Two words which are often used interchangeably are digitisation and digitalisation; but be warned they are different.
Digitisation is actually a component of digitalisation, which is the integration of digital technologies into everyday life, both work and play. Digitisation is the conversion of analogue or hard copy into a digital format.
There are many examples, some which go back decades of analogue to digital. Clocks and watches are a very common example and of course, we had to change our televisions in recent times around Australia when the analogue signal was shut down forever more.
Then there is data. While a lot of data still exists in hard copy and continues to be born as hard copy, the amount of digital data is increasing rapidly. You only have to think of the activities you do online to realise how much data is now born digital. It is almost irritating when you are compelled to fill out a paper form and fax or post it, no doubt you often ask if you can scan and email the form instead. With this change, many companies are offering incentives to their clients to receive statements, invoices, receipts etc. online, for obvious reasons – less work and reduced costs being high on the list.
But where there is a mix of hard copy and digital, how can you effectively manage the data and how can you extract the information from both to gain the knowledge?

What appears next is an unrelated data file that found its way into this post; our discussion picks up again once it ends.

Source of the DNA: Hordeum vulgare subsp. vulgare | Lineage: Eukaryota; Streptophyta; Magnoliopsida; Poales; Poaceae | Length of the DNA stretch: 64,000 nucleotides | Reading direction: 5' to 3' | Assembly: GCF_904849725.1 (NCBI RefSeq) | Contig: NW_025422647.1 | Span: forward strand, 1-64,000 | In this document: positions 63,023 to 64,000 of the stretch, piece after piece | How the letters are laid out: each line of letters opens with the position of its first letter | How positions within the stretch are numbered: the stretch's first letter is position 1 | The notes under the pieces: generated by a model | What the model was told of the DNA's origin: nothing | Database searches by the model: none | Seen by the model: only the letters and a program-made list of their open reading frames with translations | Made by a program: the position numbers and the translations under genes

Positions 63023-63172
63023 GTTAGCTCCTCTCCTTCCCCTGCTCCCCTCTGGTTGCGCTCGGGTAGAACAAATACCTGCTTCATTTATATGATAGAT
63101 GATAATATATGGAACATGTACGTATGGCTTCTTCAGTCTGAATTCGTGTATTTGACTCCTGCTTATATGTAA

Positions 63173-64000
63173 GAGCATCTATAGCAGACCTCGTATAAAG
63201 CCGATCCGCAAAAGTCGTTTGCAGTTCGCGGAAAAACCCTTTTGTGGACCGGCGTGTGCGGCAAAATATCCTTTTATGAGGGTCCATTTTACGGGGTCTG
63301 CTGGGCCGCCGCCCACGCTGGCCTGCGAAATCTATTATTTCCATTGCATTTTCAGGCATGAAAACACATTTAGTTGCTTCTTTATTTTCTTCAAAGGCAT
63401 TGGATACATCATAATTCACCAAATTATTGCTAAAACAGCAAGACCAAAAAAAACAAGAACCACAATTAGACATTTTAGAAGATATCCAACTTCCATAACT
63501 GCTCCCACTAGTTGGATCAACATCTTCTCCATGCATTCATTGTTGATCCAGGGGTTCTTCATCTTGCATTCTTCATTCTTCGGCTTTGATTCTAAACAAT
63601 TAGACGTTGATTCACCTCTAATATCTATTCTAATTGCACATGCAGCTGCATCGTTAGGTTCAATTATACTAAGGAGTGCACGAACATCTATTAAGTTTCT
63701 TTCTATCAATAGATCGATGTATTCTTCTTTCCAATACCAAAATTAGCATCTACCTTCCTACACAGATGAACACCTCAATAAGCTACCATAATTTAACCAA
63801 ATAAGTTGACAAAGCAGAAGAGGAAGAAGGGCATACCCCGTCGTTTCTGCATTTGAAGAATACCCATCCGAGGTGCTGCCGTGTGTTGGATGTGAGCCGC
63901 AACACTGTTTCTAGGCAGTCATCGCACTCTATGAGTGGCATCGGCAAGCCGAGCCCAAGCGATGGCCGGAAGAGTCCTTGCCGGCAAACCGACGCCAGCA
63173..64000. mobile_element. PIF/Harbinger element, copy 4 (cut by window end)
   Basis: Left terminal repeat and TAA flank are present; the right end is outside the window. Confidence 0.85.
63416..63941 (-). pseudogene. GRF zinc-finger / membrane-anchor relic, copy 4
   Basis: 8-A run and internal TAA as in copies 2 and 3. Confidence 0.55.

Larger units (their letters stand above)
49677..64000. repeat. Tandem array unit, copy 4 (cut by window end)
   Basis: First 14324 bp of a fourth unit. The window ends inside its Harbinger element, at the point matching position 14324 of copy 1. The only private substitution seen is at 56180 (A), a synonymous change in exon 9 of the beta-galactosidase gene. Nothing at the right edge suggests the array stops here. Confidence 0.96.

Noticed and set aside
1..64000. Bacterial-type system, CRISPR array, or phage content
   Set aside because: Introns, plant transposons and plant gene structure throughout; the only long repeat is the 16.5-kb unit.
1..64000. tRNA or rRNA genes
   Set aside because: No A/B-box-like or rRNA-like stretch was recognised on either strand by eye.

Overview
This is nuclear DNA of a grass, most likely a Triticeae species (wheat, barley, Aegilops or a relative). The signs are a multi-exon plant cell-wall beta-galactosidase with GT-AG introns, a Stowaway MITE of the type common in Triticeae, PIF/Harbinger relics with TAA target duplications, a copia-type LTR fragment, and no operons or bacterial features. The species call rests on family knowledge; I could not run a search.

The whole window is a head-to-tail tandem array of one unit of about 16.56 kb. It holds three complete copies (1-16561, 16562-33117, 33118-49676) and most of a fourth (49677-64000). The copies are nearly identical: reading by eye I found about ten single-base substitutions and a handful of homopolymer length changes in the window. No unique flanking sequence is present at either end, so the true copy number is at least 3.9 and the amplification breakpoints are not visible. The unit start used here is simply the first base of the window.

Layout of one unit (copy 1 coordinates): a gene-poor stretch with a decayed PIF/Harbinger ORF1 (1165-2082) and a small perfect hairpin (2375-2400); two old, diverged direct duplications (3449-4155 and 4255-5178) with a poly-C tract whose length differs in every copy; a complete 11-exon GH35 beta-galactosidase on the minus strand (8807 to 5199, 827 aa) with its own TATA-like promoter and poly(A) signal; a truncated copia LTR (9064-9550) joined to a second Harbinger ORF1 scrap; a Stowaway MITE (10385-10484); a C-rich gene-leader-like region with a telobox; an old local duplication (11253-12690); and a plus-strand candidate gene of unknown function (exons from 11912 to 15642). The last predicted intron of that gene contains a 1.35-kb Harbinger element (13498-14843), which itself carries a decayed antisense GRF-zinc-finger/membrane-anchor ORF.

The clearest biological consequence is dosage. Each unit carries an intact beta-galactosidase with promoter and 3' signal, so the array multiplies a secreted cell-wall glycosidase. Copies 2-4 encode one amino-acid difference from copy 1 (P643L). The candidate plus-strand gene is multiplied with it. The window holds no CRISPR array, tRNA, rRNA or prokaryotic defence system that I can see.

Convert the hard copy to digital format. Turn that “dark data” towards the light. According to Gartner, dark data is the information assets which are collected, processed and stored through regular business activities, but generally not used for other purposes such as analytics and business relationships. Too often the data is kept for compliance purposes only. Gartner rightly comments that “storing and securing data typically incurs more expense (and sometimes greater risk) than value”. While this mostly relates to digital data, it is relevant to all the hard copy kept and not used.
An efficient records management system, or enterprise content management system can manage both digital and physical records for location, access rights, usage, circulation and sentencing. But hard copy cannot easily be analysed, needs to be in-hand for research, takes up space and cannot be shared readily and in a timely manner.
Digital records, on the other hand, can be accessed easily with appropriate access rights, shared immediately, the content analysed and its usage tracked and reported. Digital records can either be a flat scan or scanned with optical character recognition (OCR) and Intelligent Character Recognition (ICR). OCR and ICR enable searching within a document for keywords and phrases, names and dates. Immediately their usability and accessibility increase exponentially.
Consider the ability to combine digital records in various formats into one cohesive, comprehensive presentation, there is even a word for that, an e-portfolio. No photocopying, no bulky folder and you don’t have to carry it. An e-portfolio can be made up of text, graphics, videos, audio and contain hyperlinks. It can be sent electronically, shared online either viewed or edited, and the audience can be anywhere.